‘Chemsex’ and the Dangers of Drug‐Fuelled Sex

‘Chemsex’ is a graphic and harrowing documentary that reveals the realities of an underground drug-fuelled gay sex phenomenon that is taking the lives of many through drug addiction and HIV. Learn about its dangers. ‘Chemsex’ and the Dangers of Drug‐Fuelled Sex DISCLAIMER: The documentary, ‘Chemsex,’ shows graphic scenes of drug use. It is not recommended that it be watched by those in addiction recovery who may be triggered by these events. Two years ago, we at The Cabin published an article on slamming, otherwise known as ‘chemsex,’ which involves gay men partaking in sexual acts while under the influence of drugs – most commonly (crystal) meth, GHB, GBL and/or mephedrone. The situation has since gotten worse. It is estimated that 1-in-8 gay or bisexual men are living with the HIV virus in London alone, and chemsex is thought to play a major role in these statistics. In a documentary made by VICE, which was released in December 2015, men from the UK share about their harrowing experiences with chemsex while highlighting the incredible dangers and health hazards that accompany this lifestyle.

What is Chemsex?

Chemsex refers to drug-fuelled gay orgies that often last for days at a time. As previously mentioned, the most common drugs consumed at these events are crystal meth, GHB, GBL and mephedrone, as they are said to help ease inhibitions, create an instant connection with sexual partners, and allow for users to remain both aroused and awake for extended periods of time – even days on-end. Unfortunately, many chemsex parties encourage party-goers to leave their condoms at home, and in many cases they will share needles used to inject drugs as well. Unprotected sex and shared needles are quite obviously a breeding ground for diseases including Hepatitis and HIV of which rates are rising rapidly among London’s gay community, especially those involved in chemsex.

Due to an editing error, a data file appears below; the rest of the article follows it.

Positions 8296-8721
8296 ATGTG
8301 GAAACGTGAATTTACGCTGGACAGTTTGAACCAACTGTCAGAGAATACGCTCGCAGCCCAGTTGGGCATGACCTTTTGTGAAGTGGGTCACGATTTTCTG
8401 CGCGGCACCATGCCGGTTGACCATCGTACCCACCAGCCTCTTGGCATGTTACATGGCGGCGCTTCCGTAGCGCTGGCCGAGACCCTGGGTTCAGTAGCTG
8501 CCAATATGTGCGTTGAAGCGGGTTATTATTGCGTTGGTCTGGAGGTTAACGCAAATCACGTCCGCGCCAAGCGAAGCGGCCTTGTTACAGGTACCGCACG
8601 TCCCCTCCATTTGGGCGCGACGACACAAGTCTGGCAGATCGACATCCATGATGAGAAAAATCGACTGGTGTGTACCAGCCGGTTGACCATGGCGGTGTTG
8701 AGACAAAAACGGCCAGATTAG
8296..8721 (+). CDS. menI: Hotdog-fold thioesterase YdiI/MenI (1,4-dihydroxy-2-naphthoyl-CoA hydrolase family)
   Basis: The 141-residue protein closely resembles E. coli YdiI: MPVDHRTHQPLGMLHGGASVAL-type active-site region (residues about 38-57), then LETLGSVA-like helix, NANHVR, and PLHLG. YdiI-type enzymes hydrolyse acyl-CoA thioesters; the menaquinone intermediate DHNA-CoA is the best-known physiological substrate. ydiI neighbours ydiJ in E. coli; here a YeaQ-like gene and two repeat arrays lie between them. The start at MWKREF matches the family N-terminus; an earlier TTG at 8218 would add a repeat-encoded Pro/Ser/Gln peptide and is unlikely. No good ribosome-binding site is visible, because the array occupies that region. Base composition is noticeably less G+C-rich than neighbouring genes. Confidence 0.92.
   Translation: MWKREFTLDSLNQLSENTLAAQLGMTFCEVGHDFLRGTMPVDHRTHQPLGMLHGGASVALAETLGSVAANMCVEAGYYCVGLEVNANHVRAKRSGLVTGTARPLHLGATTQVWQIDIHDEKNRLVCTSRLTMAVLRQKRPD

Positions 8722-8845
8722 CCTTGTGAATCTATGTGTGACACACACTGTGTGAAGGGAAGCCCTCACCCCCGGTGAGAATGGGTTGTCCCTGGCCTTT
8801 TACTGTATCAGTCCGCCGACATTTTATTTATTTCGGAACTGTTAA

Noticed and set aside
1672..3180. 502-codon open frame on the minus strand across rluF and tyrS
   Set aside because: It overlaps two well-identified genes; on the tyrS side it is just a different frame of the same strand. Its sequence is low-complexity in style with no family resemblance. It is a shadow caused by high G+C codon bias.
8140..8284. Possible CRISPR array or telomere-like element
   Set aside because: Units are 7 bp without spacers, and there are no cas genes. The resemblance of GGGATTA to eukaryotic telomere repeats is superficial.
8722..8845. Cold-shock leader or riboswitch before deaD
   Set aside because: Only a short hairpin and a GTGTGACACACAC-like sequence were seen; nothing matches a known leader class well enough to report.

The Allure of Chemsex for Gay Men

For gay men using apps such as Grinder and other online sex websites in London and the UK, the ‘Chemsex’ documentary states that it is not long before these men will be invited into the world of chemsex. Despite the inherent risk of contracting a disease, many gay men in London are flocking to chemsex parties. David Stuart, a sexual health worker at 56 Dean St, an outpatient clinic in London that deals with a significant number of patients involved in chemsex and those who have resultantly contracted STDs or HIV, believes that the desire to partake in chemsex parties, and the drugs that are used during them, comes from a search for intimacy by gay men who have grown up in environments where they have had to hide who they are and have found intimacy difficult. “Intimacy is a skill we learn as children in the ideal family unit. A lot of gay men we are seeing in this clinic didn’t experience that. They were performing all the time, being over-straight, overcautious, keeping the secret. That’s the opposite of intimacy. Then suddenly they’re all grown up, in a hyper-sexualised gay world with an app on their phone that helps facilitate very fast sex in a population of people who are more prone to HIV and hepatitis C, and they’re trying to incorporate intimacy into their lives with no frame of reference.” – said David Stuart of 56 Dean St, in an article with The Guardian. Stuart in the article talks further about how particular drugs used during these parties make users feel less alone. These drugs break down their guard and allow them to communicate and behave freely in a way that they have never felt they could do when sober.